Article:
Sunday, July 20, 2008

Chanda's Secrets by Allan Stratton

I was very moved by this novel and am not surprised that it was a Prinz honor award winner. I loved the character of Chanda, I thought she was smart and determined, I really came to care for and believe in her. I loved that she had the courage to face the situation and overcomes the secrecy and shame associated with the disease. I wanted to know more about her and what happens to her. I realized that there is a sequel to the novel titled Chanda's War, which picks up 6 months after her mother's death and centers around a civil war in their country and rebels invading their village. I am anxious to read it. I also liked the character of Esther! And was thrilled that Chanda was willing to stick by her friend. I also liked that she had the courage to be tested for AIDS.

I felt the description of the situation in modern-day Africa was extremely vivid and convincing. I don't know that students would realize right away that the setting of the story is contemporary...they might need some background information regarding this before reading the story. Is this an issue they deal with in Global II? Maybe Cathy P. could answer that? I thought the connection to the diamond minds might trigger something in the students...since they may have seen the movie Blood Diamonds. I think this is an excellent book for the Global II book list.

Again, I thought the author did an excellent job describing life in this African village- the horrific conditions the family lives in, and the poverty and the devastion of AIDS victims comes across very clearly. I felt this was the strongest part of the novel. I was surprised to learned, after I read the book, that the country depicted in the novel is fictional. I was disappointed, then thought that this was probably a tool the author used to make a point...that AIDS is a tremendous problem throughout all of Africa...that it is not limited to one country.

Overall I felt the book brings to light a topic that is definitely ignored in our society. I thought the ending was perhaps a bit too pat...her neighbors, especially Mrs. Tafa, all quickly coming out in the open in support seemed a bit unrealistic. But I'm a sucker for an ending like that so I liked it. I bit different than StarGirl! :-) Anxious to see what you all thought.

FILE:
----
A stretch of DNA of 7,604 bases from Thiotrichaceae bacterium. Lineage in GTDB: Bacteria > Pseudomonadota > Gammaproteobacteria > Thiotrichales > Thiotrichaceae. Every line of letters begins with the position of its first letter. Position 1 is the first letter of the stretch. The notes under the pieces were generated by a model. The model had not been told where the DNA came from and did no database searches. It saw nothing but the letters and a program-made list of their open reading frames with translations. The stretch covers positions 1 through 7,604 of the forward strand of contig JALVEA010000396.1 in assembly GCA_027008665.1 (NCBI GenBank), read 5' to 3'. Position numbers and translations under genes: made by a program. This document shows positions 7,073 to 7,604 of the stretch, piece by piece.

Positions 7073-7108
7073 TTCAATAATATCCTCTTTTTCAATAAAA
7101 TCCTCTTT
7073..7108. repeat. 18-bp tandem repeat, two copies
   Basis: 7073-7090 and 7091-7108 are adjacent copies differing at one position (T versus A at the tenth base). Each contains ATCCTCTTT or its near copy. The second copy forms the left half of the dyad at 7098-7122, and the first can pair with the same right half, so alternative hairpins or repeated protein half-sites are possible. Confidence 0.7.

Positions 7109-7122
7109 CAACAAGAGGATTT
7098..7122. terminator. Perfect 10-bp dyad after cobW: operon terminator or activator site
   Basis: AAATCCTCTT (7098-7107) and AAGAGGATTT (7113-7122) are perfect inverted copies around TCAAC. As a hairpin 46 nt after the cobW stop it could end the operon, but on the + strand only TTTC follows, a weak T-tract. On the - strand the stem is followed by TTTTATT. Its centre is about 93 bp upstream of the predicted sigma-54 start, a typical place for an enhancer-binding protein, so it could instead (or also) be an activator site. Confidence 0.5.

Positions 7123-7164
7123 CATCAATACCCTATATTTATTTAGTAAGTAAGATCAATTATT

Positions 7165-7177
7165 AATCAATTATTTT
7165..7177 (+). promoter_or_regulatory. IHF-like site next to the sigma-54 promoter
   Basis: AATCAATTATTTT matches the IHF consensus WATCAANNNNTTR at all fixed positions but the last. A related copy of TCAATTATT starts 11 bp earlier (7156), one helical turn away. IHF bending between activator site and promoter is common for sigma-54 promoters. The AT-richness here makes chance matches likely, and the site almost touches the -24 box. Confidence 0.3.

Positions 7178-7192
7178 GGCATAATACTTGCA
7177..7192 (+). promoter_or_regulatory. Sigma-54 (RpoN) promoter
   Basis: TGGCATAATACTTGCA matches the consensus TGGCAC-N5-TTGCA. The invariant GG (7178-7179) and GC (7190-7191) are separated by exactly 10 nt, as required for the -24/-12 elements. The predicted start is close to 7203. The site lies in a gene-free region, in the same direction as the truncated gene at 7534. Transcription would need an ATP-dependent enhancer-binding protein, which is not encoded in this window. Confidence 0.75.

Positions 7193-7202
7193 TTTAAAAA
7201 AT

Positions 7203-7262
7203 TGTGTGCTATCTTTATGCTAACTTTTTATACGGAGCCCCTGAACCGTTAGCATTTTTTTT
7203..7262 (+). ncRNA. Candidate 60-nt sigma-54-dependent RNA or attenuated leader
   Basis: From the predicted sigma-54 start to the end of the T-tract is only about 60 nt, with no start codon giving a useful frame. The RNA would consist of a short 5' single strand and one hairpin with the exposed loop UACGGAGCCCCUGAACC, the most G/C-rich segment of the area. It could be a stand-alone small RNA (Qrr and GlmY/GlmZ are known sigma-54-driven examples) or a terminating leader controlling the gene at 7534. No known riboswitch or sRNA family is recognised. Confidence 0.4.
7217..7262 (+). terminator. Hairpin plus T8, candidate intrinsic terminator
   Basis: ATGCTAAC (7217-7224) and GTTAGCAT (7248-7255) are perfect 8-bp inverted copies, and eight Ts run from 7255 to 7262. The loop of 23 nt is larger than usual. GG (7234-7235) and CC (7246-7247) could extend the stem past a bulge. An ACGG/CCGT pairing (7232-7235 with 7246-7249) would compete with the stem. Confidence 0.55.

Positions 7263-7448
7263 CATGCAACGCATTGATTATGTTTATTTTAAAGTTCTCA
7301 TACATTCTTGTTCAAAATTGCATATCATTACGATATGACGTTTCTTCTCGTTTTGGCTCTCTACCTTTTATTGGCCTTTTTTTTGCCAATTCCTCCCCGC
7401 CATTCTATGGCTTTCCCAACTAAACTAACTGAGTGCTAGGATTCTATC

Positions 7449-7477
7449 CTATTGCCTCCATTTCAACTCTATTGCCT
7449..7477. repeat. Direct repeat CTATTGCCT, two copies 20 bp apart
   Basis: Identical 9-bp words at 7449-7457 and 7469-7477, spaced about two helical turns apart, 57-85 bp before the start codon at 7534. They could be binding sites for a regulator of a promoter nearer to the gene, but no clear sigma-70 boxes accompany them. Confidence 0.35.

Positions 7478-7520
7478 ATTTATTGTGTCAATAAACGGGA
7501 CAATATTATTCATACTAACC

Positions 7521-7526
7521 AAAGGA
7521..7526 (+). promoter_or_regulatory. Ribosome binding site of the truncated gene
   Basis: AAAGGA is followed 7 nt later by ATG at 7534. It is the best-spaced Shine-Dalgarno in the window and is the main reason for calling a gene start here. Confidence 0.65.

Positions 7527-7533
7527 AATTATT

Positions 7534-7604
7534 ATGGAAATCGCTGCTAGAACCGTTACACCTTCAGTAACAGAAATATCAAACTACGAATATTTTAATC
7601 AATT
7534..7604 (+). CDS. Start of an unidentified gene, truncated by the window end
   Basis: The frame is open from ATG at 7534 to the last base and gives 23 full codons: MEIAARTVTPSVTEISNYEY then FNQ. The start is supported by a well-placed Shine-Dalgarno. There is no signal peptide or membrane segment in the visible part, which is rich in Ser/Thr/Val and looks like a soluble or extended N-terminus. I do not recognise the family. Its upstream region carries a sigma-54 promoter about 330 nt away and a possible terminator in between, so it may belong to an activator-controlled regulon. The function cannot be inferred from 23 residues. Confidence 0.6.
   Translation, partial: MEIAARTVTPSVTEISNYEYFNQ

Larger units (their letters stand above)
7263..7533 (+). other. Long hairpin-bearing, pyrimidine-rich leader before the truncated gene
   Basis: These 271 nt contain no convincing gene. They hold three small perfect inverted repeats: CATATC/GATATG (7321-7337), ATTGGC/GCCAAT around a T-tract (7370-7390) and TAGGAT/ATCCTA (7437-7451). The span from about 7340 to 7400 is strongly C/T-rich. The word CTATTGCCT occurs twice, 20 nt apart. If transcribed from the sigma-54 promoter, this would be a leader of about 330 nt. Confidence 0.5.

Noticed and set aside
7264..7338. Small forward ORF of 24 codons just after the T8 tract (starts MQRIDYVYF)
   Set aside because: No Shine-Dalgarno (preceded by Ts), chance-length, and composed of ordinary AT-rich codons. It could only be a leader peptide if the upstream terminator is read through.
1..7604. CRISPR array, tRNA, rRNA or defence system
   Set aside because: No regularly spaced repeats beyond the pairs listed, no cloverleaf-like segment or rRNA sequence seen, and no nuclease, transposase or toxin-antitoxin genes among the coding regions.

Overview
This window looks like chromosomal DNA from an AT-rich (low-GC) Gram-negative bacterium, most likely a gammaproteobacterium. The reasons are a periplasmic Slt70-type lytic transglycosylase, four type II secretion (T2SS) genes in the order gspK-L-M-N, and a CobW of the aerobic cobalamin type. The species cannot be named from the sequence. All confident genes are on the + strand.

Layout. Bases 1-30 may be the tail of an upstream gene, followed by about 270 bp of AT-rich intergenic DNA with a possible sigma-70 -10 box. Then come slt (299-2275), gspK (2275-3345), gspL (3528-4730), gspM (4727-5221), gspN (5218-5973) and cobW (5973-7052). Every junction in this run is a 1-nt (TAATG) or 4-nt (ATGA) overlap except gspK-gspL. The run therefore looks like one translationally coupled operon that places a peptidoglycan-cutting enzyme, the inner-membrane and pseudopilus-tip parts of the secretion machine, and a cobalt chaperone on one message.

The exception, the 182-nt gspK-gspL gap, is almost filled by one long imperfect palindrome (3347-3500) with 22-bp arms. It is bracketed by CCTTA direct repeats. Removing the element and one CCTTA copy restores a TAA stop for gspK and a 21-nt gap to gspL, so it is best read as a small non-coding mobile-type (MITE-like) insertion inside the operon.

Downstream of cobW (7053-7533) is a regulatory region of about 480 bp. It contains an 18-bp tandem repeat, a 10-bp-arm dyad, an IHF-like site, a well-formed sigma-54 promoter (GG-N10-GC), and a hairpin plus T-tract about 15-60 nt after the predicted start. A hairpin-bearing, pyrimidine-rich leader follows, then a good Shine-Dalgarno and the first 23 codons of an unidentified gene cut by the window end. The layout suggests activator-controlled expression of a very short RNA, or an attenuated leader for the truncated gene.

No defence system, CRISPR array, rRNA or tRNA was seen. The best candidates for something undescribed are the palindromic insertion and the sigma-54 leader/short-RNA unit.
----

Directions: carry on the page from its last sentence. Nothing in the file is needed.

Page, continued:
Sunday, July 06, 2008

Stargirl by Jerry Spinelli

I first read this book in 2000 when it first came out and loved it, I didn't analyse it or think too hard about it...I just liked it. I always had a place in my heart for Stargirl...the girl who dared to be different! (I think I was a bit jealous.) This year the companion novel- Love, Stargirl was published and my interest in this novel was renewed, which led me to think it might be a good book for our blog. I reread the book this week and all the memories I had when I first read it came flooding back. Yes, I still loved it! Some might think it is a bit schmaltzy and her naivete annoying, but I just want every high school student who thinks about being different, is different or is trying to excerpt their individuality, to read it.

Literally speaking I like the way Jerry Spinelli tells the story in a type of flash back. It was very powerful to read the epilogue and realize that Leo is now an adult and has been retelling the story from this point of view. This was very thought provoking. Overall,I was very disappointed in Leo! Somehow I was hopeful he would redeem himself, stand up for her, and get her back. I was so sad when he chose conformity and acceptance over Stargirl! I somehow wanted him to rise above that.

Sadly, also, is the realization that high school is a time when kids feel it is so important to "fit in" and not stand out or be different. I think by reading this book it would give students a venue to discuss the issue of individuality versus conformity. However, one reviewer I read commented that he felt the story would have more credibility if Stargirl was less naive or as he said, "But to make it real, Stargirl needed to have at least one foot on the ground." I don't know if I agree with this. (Was this spoken like a true male??? I don't know!) What comes across loud and clear, at least to me, is how hard it is to chose between individuality and being accepted by one's peers. Look at what Leo gives up!

I have to say I was a bit disappointed in the companion book- Love, Stargirl. I think I was hoping for more of a sequel. Sorry- for those of you looking for conclusions...Does Stargirl contact Leo? Does she go to a reunion? What does she do with her life? Sadly, this book doesn't wrap things up in a nice big bow-but it is worth the read.

I'm anxious to see what you all thought. Did the book stand the test of time? Is it a worthy read? Or am I just letting my insecure high school angst cloud my judgement?!